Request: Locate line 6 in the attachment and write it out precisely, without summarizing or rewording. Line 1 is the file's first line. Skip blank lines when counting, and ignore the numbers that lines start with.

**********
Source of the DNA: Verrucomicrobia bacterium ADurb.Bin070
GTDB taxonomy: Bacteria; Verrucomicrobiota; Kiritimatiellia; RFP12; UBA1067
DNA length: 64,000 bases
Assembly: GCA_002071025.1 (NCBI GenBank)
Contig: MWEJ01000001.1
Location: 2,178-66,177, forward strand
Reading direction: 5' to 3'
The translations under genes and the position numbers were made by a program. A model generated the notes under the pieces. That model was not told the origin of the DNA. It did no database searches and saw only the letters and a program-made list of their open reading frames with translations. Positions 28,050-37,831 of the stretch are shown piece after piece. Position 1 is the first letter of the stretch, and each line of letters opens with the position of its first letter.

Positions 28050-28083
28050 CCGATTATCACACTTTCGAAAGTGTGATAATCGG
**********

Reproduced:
Location: 2,178-66,177, forward strand